Martial Artist Sees Connection to Shen Yun’s Dance

January 4, 2015 Updated: May 19, 2015

OTTAWA, Canada—John Leroux loves Chinese culture, having been exposed to it during his time at the University of British Columbia and in his work as a martial arts instructor. Shen Yun Performing Arts thoroughly impressed him, his wife Nathalie, and daughter Akira when they attended the Ottawa finale at the National Arts Centre on Jan. 4.

Mr. Leroux is the owner of World KarateFIT Centre located south of the downtown core in Ottawa. His school has been open for 15 years and he’s been doing martial arts for 35 years. Mrs. Leroux teaches martial arts to children. Both saw the connection between the classical Chinese dance in Shen Yun and martial arts.

“It’s very inspiring. What I’ve seen—you see some of the grace, you see the flexibility, you see the strength,” said Mr. Leroux.

“The agility, the balance, the flexibility,” continued Mrs. Leroux.

“When I was younger I trained in wushu, and she’s trained in gymnastics, so when you see a lot of the techniques—the jumps and the kicks and the flexibility, the butterfly kicks. … Things like that are beautiful,” said Mr. Leroux.

Shen Yun’s two emcees explained the ancient art form that is classical Chinese dance, which involves a great deal of technical skill such tumbling and flipping. It shares a common ancestry with martial arts but is a separate entity.

The Chinese word for martial is “wu” as in “wushu” while the Chinese word for dance is also “wu” as in “wudao.” Shen Yun’s website explains that the same technique when used for combat is martial arts, but when used for performance is Chinese dance.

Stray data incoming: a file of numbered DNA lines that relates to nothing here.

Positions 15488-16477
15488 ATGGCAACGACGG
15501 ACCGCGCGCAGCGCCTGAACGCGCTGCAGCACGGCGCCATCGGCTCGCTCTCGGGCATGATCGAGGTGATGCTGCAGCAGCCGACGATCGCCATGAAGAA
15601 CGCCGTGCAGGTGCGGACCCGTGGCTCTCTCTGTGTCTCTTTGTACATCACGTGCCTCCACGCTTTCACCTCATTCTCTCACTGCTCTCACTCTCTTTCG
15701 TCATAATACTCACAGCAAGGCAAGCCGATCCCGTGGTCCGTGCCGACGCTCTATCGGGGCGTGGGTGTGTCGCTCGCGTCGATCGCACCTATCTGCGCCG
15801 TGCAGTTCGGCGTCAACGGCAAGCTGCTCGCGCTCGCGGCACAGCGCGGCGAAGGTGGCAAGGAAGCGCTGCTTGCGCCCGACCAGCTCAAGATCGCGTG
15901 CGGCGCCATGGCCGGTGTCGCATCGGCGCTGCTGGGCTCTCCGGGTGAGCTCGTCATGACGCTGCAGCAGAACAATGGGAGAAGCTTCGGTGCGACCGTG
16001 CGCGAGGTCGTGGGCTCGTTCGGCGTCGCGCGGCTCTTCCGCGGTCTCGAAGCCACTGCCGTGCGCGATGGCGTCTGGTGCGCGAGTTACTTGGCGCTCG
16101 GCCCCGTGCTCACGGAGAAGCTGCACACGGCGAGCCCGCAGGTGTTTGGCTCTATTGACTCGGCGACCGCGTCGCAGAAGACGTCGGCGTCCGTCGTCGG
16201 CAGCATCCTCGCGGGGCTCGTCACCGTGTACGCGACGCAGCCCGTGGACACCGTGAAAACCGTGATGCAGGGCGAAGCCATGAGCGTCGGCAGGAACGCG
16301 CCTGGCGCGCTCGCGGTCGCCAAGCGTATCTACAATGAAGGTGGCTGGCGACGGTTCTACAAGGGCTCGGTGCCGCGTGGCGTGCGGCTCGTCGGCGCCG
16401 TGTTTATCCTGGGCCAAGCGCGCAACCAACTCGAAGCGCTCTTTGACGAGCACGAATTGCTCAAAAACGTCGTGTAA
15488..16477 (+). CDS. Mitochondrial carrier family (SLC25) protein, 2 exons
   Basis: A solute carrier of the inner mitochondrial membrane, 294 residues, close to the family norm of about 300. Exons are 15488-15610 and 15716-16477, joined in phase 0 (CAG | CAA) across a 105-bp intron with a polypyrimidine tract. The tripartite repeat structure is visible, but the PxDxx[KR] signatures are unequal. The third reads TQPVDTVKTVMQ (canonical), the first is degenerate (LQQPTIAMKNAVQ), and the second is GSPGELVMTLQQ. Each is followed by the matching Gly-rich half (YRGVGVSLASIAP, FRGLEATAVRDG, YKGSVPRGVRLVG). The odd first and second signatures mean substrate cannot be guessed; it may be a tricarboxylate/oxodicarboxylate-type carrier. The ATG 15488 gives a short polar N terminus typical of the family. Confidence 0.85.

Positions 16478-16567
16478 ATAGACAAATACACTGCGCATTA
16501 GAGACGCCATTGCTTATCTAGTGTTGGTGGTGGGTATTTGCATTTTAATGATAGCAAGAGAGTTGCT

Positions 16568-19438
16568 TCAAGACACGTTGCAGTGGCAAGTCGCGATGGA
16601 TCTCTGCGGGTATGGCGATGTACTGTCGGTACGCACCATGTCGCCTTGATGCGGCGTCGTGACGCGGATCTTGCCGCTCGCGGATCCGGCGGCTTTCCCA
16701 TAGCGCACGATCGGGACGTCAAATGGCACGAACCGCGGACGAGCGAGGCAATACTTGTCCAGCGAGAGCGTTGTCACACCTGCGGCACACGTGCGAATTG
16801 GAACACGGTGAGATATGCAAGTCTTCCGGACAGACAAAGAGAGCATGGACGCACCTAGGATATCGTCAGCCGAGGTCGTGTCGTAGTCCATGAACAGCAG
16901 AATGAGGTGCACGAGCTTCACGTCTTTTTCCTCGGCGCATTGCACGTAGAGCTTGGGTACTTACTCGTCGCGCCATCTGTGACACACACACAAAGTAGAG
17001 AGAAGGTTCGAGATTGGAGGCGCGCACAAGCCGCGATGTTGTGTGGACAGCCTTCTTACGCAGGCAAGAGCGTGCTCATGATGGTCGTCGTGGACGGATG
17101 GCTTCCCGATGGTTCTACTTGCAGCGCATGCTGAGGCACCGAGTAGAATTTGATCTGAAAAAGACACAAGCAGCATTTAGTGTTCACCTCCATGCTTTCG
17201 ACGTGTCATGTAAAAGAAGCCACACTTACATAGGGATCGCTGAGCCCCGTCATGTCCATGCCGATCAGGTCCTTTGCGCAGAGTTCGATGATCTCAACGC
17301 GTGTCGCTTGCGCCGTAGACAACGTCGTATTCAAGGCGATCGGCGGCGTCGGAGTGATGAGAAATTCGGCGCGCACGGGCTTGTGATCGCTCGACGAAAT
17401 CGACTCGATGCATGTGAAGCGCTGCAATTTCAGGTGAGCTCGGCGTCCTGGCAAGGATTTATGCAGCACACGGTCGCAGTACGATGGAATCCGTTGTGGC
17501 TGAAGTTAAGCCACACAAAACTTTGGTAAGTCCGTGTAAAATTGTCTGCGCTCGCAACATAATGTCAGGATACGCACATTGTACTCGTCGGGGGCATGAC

“The dance is beautiful, the moves are incredible,” said Mrs. Leroux. “The choreography is fantastic.”

Shen Yun’s mission is to revive the authentic Chinese culture—one that is thousands of years old. The magnitude of that culture impressed Mr. Leroux.

“So in Canada when you think of a building being a hundred years old, it seems old. But you go to China and it’s 2,000 years old. It’s just amazing,” he said.

Shen Yun’s performance also touched on the present-day reality in China facing practitioners of the traditional meditation discipline Falun Dafa (also known as Falun Gong), which is rooted in ancient Chinese culture. Mr. Leroux thought that part was very interesting.

Falun Gong practitioners are being persecuted for their beliefs by the ruling communist regime and Shen Yun sheds light on that aspect as it takes the audience through 5,000 years of traditional Chinese culture.

As well as classical Chinese dance, Shen Yun showcases folk and ethnic dances that pay tribute to the Middle Kingdom’s many diverse regions and ethnicities. There are also dances from Tibet and Mongolia.

“I love it. It’s been fantastic,” said Mr. Leroux. “It’s got a little bit of everything in it so it’s been great for Akira. And she’s really enjoying it. She loves the dance; she likes the grace of the arms, the strength in the jumps. They’re very good, very good.”

“I like all the show. It’s very fun!” said Akira.

Reporting by NTD, Grace Dai, and Rahul Vaidyanath

New York-based Shen Yun Performing Arts has four touring companies that perform simultaneously around the world. For more information, visit

The Epoch Times considers Shen Yun Performing Arts the significant cultural event of our time. We have proudly covered audience reactions since Shen Yun’s inception in 2006.